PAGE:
The New York Times-Arts & Leisure Section
September 6, 1992
Glancing Backward With an Eye On the Future
Dance View/Jennifer Dunning
There were just enough surprises this past season to whet the appetite for more.
….Dance could stand a good deal more authority—and brevity—on stage. Audiences shouldn’t have to supply missing parts or themes, or spend time wondering what one thing has to do with another, no matter how young, new—or august—the choreographer. One model of refreshing certainty was Hilary Easton, whose work was seen last winter at the Downtown Art Company theater. For all the urgent enrgy in her dances, it was clear there was a formidably focused intelligence behind them, and both elements were exhilarating. The choreographer took her audience on a bumpy ride, but the bumps were surprises, quick and understated.
The New York Times
February 20, 1992
High Energy With Many Surprises
By Jennifer Dunning
It is not so unusual these days for a young modern-dance choreographer to revel in the kind of high-energy pure physicality that marked the pieces presented by Hilary Easton and Company on Saturday night the Downtown Art Company. What makes Ms. Easton’s work so distinctive and so exhilarating is its wit. Each of the program’s four new and recent dances was crammed with surprising incident. Sometimes the surprise came with a sudden, quick gesture that connoted a specific emotional relationship in a dance that was at least superficially abstract. Other times, the surprise lay in unexpected phrases and transitions or in the way Ms. Easton used an expected move at an unexpected time.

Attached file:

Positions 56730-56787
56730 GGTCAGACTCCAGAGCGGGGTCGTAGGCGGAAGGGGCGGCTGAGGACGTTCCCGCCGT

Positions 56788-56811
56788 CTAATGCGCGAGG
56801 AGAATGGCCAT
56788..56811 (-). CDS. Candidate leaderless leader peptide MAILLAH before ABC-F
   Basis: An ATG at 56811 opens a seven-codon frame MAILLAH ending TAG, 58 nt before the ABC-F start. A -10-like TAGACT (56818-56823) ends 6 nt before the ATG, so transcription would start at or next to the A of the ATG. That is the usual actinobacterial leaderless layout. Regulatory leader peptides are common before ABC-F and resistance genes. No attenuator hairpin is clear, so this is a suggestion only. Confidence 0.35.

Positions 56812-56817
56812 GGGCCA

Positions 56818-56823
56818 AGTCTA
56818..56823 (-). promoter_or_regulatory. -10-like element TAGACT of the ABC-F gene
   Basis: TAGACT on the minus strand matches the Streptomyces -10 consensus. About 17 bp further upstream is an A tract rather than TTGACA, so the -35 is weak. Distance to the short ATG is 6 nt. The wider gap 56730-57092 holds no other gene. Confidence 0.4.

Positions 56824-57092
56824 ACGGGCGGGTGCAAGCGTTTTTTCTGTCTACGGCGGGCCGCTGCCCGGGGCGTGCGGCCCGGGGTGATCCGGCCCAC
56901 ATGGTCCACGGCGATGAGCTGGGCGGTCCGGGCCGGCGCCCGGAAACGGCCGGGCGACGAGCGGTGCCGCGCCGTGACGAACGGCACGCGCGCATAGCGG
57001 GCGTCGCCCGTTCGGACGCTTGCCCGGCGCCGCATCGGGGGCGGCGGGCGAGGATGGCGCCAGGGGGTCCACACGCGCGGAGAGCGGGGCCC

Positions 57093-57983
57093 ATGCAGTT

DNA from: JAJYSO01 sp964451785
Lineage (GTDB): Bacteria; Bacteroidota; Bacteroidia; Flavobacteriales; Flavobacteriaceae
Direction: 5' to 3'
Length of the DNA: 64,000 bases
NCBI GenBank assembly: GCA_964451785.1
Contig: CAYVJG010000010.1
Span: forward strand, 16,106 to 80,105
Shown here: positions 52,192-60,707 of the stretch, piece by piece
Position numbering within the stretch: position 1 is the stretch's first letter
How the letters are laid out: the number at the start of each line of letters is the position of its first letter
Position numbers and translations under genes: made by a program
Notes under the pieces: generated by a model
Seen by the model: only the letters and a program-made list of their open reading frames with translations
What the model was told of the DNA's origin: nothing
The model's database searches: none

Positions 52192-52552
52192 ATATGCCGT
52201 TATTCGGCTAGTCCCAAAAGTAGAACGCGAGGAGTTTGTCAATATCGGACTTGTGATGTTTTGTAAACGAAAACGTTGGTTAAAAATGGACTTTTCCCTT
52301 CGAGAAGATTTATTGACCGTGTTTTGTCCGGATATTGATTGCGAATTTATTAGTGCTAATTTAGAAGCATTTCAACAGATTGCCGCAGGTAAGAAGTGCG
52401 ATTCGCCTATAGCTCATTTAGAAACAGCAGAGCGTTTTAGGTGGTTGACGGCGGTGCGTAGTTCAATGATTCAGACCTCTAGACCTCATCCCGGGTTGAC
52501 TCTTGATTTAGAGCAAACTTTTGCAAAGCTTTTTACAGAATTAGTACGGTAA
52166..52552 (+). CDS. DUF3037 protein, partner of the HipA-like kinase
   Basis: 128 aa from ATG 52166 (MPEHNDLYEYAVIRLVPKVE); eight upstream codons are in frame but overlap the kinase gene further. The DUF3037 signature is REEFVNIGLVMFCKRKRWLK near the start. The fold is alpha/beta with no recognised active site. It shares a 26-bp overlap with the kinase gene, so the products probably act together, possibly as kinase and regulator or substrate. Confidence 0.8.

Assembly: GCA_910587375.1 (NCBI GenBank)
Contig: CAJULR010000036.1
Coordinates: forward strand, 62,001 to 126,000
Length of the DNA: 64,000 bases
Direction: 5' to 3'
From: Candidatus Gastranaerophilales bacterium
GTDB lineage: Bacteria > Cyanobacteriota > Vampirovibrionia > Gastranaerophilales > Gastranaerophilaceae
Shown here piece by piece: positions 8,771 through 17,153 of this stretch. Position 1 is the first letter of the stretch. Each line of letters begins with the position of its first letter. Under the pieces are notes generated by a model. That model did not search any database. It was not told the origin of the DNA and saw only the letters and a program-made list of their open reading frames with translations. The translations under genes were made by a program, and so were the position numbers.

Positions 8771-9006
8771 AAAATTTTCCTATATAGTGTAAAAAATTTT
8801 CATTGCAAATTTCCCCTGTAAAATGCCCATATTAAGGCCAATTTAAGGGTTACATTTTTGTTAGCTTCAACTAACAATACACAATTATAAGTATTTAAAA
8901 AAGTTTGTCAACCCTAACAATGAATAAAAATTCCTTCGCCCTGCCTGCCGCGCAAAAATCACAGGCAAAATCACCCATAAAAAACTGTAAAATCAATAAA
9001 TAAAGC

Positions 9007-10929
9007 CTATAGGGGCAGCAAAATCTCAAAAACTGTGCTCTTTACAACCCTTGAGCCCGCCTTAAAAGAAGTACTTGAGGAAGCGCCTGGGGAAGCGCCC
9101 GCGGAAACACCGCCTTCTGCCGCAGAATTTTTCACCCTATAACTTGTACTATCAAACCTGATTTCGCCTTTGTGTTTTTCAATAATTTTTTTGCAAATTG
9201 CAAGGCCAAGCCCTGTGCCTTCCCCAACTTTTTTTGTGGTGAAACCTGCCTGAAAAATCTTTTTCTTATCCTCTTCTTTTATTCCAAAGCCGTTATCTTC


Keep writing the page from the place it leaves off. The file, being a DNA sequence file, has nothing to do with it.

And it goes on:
Ms. Easton’s gift for subliminal logic was most apparent in her new “Come Hither”, a solo for Nancy Sakamoto. Dressed in a white satin tank suit with a white tulle skirt, Ms. Sakamoto looked at first like a barefoot ballerina as she moved before a white square of light ingeniously centered on the stage’s black back wall to suggest a fashion photographer’s set-up.
She moved forward and back in odd, secretive-looking little journeys, cued sometimes by casual commands on a taped sound score created by Lisa Love. The voices of a man and a woman seemed to be instructing a model how to move. But the scenario became gradually dissonant as the voices argued calmly about the model’s behavior and that behavior became less and less pliant. Ms. Sakamoto has an intriguing way of suggesting much with slight gestures like the turn of a head or rounding of an arm. The solo is funny but also chilling and more than a little poignant. Ms. Easton makes familiar points about female compliancy with remarkable restraint and freshness.
“Up(2)”, a new duet, is a remarkable tour de force in terms of craft and performance. It follows a quartet, called “Up”, whose theme is the propping up of wilting bodies, which is done at full speed in continuous motion. The action takes place on the floor in “Up(2)”, but the bodies are full of propulsive energy. The dances, rich choreographic compendiums, are set to music by David Van Tieghem that sounds as if it had been composed by Edgar Allen Poe with the help of manic, obsessive metronome.
The performers, absorbing in their unflagging stamina and deftness, were Eric Diamond and Barrie Raffle in “Up(2)” and Mr. Diamond, Ms. Raffel, Miles Everett and Ms. Sakamoto in “Up”. The program was completed by “Social Function”, a duet for two rockers that was set to a witty score by John King and that offered all too brief a glimpse of Ms. Easton’s dancing, here with Mr. Diamond.
Cynthia Rowley created the evening’s handsome costumes. The inventive lighting was by Pat Dignan.